This Winter, in The Grey, Liam Neeson plays a brooding sharpshooter who fights tough to save his ass from being eaten by wolves following a plane crash in the Alaskan wilderness. Last winter, in Unknown, he played a brooding biochemist who fights tough to save his sanity and retain his own identity following a coma in Berlin. Two winters before that, in Taken, he played a brooding retired CIA agent who fights tough to save his daughter following her abduction in France. You see the pattern here? Winter-release slot + travel budget + Liam Neeson = slightly preposterous, routinely violent, apparently lucrative action movie in which the Irish-born star signals inner emotional conflict with his handsomely mashed boxer’s face while settling outer physical conflict with his boxer’s fists.
Once we accept, with some head-scratching, that this is the lowbrow route (to riches, presumably) chosen by a 59-year-old actor who once reached higher, playing Oskar Schindler and Alfred Kinsey, we are left only to compare these marketplace-driven projects for their entertainment value. And as Neeson No-Brainers go, this one, directed as if on a diet of testosterone injections and shots of absinthe by Neeson’s A-Team helmer, Joe Carnahan, is a reasonably entertaining, loopy blend of brawny bonding and Samuel Beckett-approved rumination. The existential conundrum under discussion is, What does it take to fight another day with no hope of salvation? The theme is reinforced whenever The Grey‘s spectral, CGI-created wolves come out, beaming their Village of the Damned eyes at an ever-dwindling huddle of Alaskan-oil-refinery workers who’ve survived the dramatic, Lost-worthy airplane crash. They might have been better off dying instantly.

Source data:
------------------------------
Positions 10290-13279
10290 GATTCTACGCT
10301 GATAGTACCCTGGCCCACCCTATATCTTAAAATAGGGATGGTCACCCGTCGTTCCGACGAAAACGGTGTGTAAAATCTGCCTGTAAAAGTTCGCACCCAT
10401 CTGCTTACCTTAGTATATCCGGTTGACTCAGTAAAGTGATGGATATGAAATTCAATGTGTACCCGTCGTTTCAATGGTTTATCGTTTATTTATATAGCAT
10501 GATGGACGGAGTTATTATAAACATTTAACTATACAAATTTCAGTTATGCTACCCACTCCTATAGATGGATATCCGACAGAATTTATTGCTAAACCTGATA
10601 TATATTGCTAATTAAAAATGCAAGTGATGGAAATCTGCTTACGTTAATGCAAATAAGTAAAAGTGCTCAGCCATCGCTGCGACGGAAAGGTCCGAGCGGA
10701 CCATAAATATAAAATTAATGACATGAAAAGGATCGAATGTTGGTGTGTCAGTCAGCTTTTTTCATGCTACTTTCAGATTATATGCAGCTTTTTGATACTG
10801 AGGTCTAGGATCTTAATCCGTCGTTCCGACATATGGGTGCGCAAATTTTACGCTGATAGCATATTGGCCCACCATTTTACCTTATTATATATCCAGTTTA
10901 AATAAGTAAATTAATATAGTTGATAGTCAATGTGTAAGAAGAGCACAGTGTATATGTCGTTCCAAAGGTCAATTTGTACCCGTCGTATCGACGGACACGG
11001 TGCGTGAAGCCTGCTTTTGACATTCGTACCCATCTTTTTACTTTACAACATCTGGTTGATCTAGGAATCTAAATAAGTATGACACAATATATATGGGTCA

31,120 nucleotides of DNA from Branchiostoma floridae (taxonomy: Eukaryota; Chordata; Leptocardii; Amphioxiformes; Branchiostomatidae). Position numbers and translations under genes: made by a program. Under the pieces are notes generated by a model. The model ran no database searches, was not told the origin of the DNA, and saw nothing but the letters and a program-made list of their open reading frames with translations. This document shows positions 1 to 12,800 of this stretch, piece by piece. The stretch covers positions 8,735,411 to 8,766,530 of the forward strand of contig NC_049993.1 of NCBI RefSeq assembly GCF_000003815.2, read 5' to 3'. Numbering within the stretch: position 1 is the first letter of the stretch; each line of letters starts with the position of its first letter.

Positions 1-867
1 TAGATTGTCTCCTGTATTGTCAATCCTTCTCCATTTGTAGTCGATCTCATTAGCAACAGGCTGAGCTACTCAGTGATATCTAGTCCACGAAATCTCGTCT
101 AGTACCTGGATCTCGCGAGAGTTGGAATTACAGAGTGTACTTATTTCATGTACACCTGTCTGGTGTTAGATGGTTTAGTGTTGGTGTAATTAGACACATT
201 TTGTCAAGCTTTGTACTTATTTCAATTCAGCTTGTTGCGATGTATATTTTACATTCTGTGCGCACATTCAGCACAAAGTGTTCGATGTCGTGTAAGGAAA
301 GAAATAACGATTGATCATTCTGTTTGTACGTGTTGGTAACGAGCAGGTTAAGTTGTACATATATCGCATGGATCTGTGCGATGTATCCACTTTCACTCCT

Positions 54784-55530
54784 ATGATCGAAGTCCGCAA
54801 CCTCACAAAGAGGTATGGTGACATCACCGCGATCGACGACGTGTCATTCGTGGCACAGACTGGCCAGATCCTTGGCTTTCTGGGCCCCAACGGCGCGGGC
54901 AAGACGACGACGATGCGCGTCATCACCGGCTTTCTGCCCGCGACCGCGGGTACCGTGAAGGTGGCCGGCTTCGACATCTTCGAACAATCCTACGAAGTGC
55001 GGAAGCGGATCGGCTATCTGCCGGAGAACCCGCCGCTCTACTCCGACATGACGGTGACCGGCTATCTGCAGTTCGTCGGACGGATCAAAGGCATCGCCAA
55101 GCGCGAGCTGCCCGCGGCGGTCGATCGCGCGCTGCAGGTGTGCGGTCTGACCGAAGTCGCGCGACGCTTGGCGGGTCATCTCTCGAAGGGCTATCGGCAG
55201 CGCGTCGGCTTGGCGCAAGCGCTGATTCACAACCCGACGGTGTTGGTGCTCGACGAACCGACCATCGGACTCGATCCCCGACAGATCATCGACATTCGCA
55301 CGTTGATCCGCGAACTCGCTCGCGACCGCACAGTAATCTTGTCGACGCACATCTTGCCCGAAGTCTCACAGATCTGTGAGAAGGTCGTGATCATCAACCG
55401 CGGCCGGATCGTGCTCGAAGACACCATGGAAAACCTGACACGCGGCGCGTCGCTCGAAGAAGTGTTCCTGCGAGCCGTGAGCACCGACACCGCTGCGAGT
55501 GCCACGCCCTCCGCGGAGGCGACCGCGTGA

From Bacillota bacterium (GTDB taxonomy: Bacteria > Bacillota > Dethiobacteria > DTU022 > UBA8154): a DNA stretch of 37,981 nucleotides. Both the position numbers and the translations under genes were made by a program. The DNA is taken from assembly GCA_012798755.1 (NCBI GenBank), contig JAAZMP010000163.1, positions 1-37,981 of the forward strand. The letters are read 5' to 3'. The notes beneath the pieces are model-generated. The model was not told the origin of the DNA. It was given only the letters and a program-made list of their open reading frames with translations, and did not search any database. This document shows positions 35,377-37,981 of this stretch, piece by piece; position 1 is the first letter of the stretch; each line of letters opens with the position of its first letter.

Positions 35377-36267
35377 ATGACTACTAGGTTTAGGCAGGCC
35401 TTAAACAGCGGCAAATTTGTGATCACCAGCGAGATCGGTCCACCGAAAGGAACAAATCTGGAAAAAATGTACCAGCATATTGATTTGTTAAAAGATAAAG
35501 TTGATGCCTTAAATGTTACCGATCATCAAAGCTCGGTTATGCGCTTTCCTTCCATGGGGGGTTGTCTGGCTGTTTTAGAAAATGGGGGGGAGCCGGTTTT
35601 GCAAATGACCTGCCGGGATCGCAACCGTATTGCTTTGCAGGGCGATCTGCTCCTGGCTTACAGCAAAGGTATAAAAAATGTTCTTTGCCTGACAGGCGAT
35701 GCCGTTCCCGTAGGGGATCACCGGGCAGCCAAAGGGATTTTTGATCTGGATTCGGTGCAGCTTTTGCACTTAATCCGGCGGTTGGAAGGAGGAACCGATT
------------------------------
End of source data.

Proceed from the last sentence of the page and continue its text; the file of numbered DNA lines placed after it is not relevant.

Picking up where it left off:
Neeson plays a loner named Ottway, whose sharpshooting oil-field job was to protect the work site against wildlife attacks. Before the crash, he was suicidal, saved from self-destruction only by sun-dappled bedroomy memories of his loving wife. After the crash, Ottway is the one who rallies the living, sometimes just by growling at them with an Irish accent. He shares his survivalist skills with frightened, angry men including a Swaggering Blowhard Ex-Con (Frank Grillo), a Large Gentle Black Man (Nonso Anozie), and a Reasonable Guy Who Reads (Dermot Mulroney, almost unrecognizable behind bookworm eyeglasses). The starving, freezing men struggle through snowdrifts, fight wolves, and philosophize around campfires. There are eight, and then there are seven, and then there are fewer than that. Ottway suffers terribly — haven’t you seen those facial lacerations on the posters? He can’t go on. He sees another vision of his wife tangled in sexy bedsheets. He goes on. So, apparently, do these Liam Neeson action passion plays, as surely as a new year begins. C+